MANKATO, Minn. -- For the first time in years, the Minnesota Vikings have done nothing in training camp but well train.
There have been no ugly holdouts. (See Bryant McKinnie, 2002.)
No high-profile arrests. (Koren Robinson, 2006.)
No tragedies. (Korey Stringer, 2001.)
No AWOL players. (Dimitrius Underwood, 1999.)
No one trying to sell the team. (Red McCombs, 2002-04.)
It has been quite a departure for the perennially distracted franchise, made all the more stark by the summer-long drama across the border in Wisconsin. While the Green Bay Packers absorb a painful divorce from quarterback Brett Favre, the Vikings quietly are going about the business of building their team.
The timing has been fortuitous. After an offseason shopping spree that netted defensive end Jared Allen, wide receiver Bernard Berrian and safety Madieu Williams -- among others -- the Vikings believe 2008 is the year they can snatch the NFC North. (They haven't won a division title since 2000.)
"I think we're getting there," coach Brad Childress said. "But I just always look at it as if it's never a finished product. We have to always try to get better."
Said nose tackle Pat Williams: "Every day down here, I see our offense getting better. I see our special teams getting better, and I see our defense getting better. It's just small parts here and there that we have to get fixed. Everything is going to be OK for us."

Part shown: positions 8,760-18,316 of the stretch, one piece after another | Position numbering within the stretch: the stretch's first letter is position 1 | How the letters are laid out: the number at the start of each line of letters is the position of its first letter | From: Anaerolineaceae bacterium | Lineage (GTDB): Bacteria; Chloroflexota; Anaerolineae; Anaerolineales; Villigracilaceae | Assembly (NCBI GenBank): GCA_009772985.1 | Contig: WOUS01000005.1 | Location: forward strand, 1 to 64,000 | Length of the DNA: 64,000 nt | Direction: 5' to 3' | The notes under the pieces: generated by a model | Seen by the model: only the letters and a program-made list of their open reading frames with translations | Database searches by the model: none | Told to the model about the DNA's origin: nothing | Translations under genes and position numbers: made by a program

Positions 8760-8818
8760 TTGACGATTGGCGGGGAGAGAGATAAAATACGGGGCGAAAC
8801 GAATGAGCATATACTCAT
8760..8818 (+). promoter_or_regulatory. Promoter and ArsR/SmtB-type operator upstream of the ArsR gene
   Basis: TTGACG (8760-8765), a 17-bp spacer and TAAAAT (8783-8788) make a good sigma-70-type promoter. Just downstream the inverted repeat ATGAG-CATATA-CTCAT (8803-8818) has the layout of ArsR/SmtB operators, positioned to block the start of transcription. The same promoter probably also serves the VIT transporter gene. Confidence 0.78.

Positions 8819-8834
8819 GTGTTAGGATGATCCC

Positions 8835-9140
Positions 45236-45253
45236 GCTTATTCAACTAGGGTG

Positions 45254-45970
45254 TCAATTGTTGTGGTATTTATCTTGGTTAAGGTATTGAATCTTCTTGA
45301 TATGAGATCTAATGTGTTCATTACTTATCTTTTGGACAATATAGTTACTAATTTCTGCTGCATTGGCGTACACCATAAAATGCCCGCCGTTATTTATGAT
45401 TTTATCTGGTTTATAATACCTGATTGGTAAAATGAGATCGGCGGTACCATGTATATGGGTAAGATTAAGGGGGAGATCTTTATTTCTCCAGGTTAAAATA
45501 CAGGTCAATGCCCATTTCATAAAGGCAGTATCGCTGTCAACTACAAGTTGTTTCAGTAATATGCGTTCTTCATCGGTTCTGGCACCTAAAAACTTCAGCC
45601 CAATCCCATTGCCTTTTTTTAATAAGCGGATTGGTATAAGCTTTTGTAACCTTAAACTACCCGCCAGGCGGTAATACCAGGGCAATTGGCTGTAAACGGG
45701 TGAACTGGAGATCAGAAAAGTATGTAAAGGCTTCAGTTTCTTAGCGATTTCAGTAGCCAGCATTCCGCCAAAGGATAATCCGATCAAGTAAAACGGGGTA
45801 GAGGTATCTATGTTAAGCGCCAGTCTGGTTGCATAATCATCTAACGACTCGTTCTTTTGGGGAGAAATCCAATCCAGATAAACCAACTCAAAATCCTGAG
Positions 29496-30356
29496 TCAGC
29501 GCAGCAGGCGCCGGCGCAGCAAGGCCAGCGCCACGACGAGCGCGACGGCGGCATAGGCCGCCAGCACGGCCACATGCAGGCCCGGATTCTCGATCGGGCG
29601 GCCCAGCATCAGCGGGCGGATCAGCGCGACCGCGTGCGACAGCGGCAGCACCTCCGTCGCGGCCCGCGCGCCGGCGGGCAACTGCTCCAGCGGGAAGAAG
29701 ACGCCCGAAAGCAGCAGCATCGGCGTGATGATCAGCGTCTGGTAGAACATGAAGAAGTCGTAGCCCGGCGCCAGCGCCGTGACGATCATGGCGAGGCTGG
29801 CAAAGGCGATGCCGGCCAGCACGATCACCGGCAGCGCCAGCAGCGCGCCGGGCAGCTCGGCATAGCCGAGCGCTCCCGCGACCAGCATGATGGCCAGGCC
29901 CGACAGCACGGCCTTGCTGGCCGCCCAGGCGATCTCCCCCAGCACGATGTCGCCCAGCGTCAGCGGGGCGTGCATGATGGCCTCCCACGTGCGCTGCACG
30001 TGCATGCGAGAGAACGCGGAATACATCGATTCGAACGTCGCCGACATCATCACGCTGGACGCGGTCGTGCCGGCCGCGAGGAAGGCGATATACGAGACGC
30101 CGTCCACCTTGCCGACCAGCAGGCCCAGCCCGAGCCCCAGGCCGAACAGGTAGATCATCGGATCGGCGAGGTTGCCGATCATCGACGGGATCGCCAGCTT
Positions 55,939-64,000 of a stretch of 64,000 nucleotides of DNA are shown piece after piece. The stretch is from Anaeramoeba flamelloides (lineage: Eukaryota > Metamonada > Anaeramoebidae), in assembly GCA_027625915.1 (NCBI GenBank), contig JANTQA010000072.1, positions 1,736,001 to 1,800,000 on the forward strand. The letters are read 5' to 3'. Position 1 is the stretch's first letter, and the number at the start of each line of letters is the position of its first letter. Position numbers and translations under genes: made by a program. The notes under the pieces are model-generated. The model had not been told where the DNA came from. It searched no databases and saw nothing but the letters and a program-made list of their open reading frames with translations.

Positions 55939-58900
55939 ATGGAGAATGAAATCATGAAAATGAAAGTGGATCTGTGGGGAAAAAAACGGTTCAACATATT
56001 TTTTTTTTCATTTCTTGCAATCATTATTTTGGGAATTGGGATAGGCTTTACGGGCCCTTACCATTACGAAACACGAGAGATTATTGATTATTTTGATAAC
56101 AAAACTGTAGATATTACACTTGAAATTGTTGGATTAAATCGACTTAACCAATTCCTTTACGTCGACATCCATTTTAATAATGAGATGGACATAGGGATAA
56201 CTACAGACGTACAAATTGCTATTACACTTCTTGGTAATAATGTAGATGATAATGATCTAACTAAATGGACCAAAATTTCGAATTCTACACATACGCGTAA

1. Is Jackson an NFL-caliber quarterback?
Entering his third season, Jackson is still developing. But by now, he should be able to at least answer that question.
Early indications are that Jackson has improved considerably from his
2007 debut but still needs to make more progress. He appeared exceptionally sharp on short- and medium-range passes during an 8-
for-11 performance in the preseason opener against the Seattle Seahawks. But Jackson overthrew receiver Berrian on his lone deep pass and continues to struggle with long-range accuracy.
While the Vikings would love for Jackson to start hitting big plays with regularity, all they need him to do is make sound decisions and make defenses pay for ignoring the passing game. At the very least, he appears more equipped to perform those duties than he was a year ago.
"I just felt real comfortable," Jackson said after the Seahawks game.
"I was seeing things clear. It is the preseason, so we weren't doing a lot. But I still feel real comfortable out there. I felt like I was on the same page as everyone."
2. Has Adrian Peterson learned how to run against stacked defensive fronts?
No matter how much Jackson improves, the Vikings know opposing defenses always will focus on Peterson. During the offseason, Peterson and running backs coach Eric Bieniemy studied ways to attack eight-man fronts -- utilizing patience and knowledge of zone blocking schemes to find the hole. Peterson appeared to be his early 2007 self during a recent training camp practice, galloping through the Vikings' first-team defensive line on several occasions.
But Peterson did not have a carry in the preseason opener and doesn't figure to get much work in game conditions before the regular season begins. The Vikings, in fact, passed on 11 consecutive plays to open the Seahawks game.